I've seen a lot of different things going on in <a href="http://rcnd.com">Dallas. Radiology</a> there tends to be extensive and brutal.
By Stephen Young
By Stephen Young
By Stephen Young
By Jim Schutze
By Rachel Watts
By Lauren Drewes Daniels
Wigginton and Pepe did a study on child drowning victims, showing that 70 percent of those who received immediate CPR or mouth-to-mouth resuscitation came out "neuro-intact." All of the children who had to wait for treatment suffered some kind of neurological damage. It was practical research illustrating the importance of civilians knowing how to do CPR.
Mid-morning, he confers with the Secret Service in preparation for Vice President Dick Cheney's visit and then heads downtown for a meeting of the Dallas City Council's transportation committee, where he pulls out his laptop to answer e-mail and finishes a PowerPoint presentation while awaiting his spot on the agenda.
Then it's up and out on the streets, checking out paramedic response to a car accident in Oak Cliff. One of the victims has hit his head on the windshield but doesn't want to go to the hospital. Pepe persuades the guy to get it checked out.
Back in the ER, a shaken nurse tells Pepe about a patient she just released to police custody. He'd allegedly shot and killed someone, then was brought to the ER where his own wounds were treated. They'd saved a killer's life.
Business as usual.
But as "Katrita" vividly demonstrated, emergency medicine is evolving in ways not anticipated 30 years ago. A sub-specialty called disaster medicine has emerged in response to September 11 and other threats: sarin gas on a Tokyo train, bombs on a London subway, an avian flu pandemic and "weapons of mass effect" such as toxic chemical releases and suitcase nukes. Another sub-specialty: tactical physicians, doctors who accompany SWAT teams and FBI agents on operations. In a homeland security project conceived by Pepe called GEMSS (government emergency medical security services), Southwestern has a surgeon serving as a "SWAT doc."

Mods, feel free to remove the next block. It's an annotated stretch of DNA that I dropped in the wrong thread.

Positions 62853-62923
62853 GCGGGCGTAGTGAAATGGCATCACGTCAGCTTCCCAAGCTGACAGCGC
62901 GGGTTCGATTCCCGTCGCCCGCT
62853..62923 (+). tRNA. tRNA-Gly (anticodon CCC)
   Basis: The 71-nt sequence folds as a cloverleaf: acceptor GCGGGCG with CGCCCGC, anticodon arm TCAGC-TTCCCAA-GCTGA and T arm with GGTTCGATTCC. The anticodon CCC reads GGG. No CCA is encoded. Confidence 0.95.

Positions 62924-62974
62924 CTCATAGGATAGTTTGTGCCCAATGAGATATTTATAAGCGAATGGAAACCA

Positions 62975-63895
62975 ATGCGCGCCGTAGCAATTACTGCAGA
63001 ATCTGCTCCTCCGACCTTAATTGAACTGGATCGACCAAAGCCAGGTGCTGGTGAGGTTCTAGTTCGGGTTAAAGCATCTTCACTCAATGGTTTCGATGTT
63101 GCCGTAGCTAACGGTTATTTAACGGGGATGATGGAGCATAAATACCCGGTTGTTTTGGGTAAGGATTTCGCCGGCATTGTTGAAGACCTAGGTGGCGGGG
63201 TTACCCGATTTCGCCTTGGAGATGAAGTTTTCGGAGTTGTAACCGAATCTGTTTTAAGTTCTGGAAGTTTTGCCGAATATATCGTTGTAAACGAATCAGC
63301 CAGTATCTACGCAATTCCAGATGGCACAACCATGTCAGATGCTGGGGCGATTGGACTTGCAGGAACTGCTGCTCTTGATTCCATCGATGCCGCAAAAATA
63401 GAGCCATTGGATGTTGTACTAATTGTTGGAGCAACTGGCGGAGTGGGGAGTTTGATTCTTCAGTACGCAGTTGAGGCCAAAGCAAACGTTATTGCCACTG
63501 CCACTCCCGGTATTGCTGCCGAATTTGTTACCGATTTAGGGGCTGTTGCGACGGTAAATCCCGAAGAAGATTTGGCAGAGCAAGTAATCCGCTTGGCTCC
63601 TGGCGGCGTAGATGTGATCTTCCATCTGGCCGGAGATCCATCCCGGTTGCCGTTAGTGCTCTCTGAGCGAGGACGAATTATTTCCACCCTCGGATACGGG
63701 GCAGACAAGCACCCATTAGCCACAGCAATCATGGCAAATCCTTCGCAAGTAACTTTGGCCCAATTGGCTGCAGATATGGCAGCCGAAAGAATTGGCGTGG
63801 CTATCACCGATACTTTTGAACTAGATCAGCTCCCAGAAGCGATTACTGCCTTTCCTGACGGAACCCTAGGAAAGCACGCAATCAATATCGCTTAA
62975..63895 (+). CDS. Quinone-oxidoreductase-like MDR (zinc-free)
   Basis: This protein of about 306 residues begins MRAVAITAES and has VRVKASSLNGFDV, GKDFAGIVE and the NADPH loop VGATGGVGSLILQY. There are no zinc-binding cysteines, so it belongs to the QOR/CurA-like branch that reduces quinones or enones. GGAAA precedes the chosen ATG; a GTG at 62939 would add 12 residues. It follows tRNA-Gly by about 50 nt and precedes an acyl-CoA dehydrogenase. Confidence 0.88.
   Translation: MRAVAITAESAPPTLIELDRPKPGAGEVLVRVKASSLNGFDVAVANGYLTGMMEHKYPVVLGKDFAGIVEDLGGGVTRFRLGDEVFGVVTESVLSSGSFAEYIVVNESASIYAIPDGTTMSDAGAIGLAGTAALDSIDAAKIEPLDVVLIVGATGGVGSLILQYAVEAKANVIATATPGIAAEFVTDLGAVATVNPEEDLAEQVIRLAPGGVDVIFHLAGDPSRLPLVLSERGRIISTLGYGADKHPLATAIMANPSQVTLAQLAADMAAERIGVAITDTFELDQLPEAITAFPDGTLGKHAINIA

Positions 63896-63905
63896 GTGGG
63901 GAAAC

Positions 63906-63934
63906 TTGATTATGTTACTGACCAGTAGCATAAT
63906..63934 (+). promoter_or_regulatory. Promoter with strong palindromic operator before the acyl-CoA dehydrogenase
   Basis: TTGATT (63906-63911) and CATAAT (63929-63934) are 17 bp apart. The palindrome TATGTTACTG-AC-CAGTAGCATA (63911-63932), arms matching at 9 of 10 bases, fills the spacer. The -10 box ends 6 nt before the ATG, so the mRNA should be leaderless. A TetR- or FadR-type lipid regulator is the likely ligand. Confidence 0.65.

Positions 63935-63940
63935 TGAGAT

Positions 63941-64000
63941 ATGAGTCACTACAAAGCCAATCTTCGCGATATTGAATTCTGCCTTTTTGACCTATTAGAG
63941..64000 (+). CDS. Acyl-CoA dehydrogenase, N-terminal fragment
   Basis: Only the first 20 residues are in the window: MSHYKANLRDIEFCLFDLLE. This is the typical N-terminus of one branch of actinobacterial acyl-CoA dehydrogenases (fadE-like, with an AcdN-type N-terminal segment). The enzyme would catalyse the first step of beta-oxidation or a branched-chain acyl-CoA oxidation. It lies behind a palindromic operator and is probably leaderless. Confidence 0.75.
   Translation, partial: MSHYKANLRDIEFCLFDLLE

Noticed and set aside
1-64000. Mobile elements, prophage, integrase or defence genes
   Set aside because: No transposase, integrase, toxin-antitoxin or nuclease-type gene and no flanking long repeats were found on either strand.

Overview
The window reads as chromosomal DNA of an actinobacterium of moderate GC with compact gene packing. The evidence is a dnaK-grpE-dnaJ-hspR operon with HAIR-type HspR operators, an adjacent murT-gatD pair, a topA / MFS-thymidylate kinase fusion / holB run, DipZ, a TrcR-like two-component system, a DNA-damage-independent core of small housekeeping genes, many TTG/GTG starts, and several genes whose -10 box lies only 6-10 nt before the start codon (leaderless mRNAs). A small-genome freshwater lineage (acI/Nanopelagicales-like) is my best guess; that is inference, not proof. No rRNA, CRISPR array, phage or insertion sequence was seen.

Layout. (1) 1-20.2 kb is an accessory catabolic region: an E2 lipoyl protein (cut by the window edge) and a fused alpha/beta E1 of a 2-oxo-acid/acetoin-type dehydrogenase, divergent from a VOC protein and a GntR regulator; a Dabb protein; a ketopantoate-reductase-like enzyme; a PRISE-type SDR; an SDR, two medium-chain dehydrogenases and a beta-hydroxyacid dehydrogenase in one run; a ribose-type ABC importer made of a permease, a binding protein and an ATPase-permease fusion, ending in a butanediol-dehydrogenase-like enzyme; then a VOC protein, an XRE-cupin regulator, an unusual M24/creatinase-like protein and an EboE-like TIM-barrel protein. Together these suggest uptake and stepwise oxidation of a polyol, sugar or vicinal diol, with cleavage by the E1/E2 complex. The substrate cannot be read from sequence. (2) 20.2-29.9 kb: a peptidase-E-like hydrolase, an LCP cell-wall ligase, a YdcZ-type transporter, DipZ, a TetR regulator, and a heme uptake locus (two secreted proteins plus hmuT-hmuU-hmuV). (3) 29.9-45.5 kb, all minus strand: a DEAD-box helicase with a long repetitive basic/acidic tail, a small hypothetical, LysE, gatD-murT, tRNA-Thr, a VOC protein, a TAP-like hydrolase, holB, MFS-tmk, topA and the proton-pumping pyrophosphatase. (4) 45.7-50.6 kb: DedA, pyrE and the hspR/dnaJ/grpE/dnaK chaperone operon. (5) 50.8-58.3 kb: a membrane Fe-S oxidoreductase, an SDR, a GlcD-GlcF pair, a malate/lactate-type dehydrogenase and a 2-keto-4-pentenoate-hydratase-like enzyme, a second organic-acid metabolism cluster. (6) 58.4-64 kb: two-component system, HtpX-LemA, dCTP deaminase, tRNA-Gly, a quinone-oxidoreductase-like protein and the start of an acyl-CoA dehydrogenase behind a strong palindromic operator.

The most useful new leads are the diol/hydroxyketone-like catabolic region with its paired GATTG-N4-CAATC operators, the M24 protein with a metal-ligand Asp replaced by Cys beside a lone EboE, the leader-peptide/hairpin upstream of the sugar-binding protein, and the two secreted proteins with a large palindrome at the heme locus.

As Rita barreled up the Gulf of Mexico, Pepe and members of his team went back to Baton Rouge and New Orleans to "resolve disputes" that would affect emergency medical efforts. Pepe later made a formal presentation to the White House Medical Unit. "Me being a glass-is-half-full guy, we could classify this as the most amazing rescue in U.S. history," Pepe says of Katrina.
Most of the lessons reinforced by Katrina are being taught in the disaster life support courses:
··· Medical technology has many limitations when the power fails or equipment doesn't work.
··· A means of foolproof communications is needed when cell networks are jammed.
··· Well-meaning but superfluous volunteers and donations must be managed.
··· Doctors need security in chaotic situations where patients or their loved ones may be armed.
··· In the midst of a big disaster, there are a lot of little disasters, like an outbreak of dysentery at Reunion Arena that required rigid enforcement of hand-washing.
"There will always be new obstacles," Pepe says. "Instead of being upset, you just do the best you can. What I hope is that people understand there are risks and benefits to everything we do. I hope the public gets to learn that we all are vulnerable and need to help each other."
But the biggest lesson, Pepe says, is that it can happen here. For all the hype about homeland security and combating terror, resources haven't been directed to the hospitals. Pepe wants to make sure Dallas is ready.